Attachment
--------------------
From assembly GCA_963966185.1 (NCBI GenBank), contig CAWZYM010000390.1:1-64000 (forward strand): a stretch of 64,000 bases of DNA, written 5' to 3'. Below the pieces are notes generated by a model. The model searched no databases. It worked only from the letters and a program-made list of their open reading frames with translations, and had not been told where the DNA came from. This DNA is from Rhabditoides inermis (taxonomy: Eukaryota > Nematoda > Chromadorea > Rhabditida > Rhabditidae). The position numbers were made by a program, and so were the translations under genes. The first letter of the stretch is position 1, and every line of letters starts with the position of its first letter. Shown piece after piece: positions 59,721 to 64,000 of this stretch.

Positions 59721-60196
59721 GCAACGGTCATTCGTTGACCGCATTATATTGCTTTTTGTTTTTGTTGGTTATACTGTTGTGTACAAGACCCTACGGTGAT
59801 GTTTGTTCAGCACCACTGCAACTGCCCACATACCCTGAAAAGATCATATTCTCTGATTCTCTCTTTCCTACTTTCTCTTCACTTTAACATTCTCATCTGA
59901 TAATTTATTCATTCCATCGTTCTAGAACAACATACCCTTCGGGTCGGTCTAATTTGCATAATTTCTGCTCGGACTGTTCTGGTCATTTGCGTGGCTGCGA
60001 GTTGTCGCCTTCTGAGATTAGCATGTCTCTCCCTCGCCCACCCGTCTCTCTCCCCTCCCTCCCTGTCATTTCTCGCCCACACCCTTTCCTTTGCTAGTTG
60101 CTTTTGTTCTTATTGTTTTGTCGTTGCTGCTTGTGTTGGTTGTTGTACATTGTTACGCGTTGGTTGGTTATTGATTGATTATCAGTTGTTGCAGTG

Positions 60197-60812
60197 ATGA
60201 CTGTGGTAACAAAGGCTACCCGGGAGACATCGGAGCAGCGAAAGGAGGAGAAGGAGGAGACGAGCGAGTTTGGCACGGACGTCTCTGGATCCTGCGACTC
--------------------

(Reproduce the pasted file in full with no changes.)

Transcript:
From assembly GCA_963966185.1 (NCBI GenBank), contig CAWZYM010000390.1:1-64000 (forward strand): a stretch of 64,000 bases of DNA, written 5' to 3'. Below the pieces are notes generated by a model. The model searched no databases. It worked only from the letters and a program-made list of their open reading frames with translations, and had not been told where the DNA came from. This DNA is from Rhabditoides inermis (taxonomy: Eukaryota > Nematoda > Chromadorea > Rhabditida > Rhabditidae). The position numbers were made by a program, and so were the translations under genes. The first letter of the stretch is position 1, and every line of letters starts with the position of its first letter. Shown piece after piece: positions 59,721 to 64,000 of this stretch.

Positions 59721-60196
59721 GCAACGGTCATTCGTTGACCGCATTATATTGCTTTTTGTTTTTGTTGGTTATACTGTTGTGTACAAGACCCTACGGTGAT
59801 GTTTGTTCAGCACCACTGCAACTGCCCACATACCCTGAAAAGATCATATTCTCTGATTCTCTCTTTCCTACTTTCTCTTCACTTTAACATTCTCATCTGA
59901 TAATTTATTCATTCCATCGTTCTAGAACAACATACCCTTCGGGTCGGTCTAATTTGCATAATTTCTGCTCGGACTGTTCTGGTCATTTGCGTGGCTGCGA
60001 GTTGTCGCCTTCTGAGATTAGCATGTCTCTCCCTCGCCCACCCGTCTCTCTCCCCTCCCTCCCTGTCATTTCTCGCCCACACCCTTTCCTTTGCTAGTTG
60101 CTTTTGTTCTTATTGTTTTGTCGTTGCTGCTTGTGTTGGTTGTTGTACATTGTTACGCGTTGGTTGGTTATTGATTGATTATCAGTTGTTGCAGTG

Positions 60197-60812
60197 ATGA
60201 CTGTGGTAACAAAGGCTACCCGGGAGACATCGGAGCAGCGAAAGGAGGAGAAGGAGGAGACGAGCGAGTTTGGCACGGACGTCTCTGGATCCTGCGACTC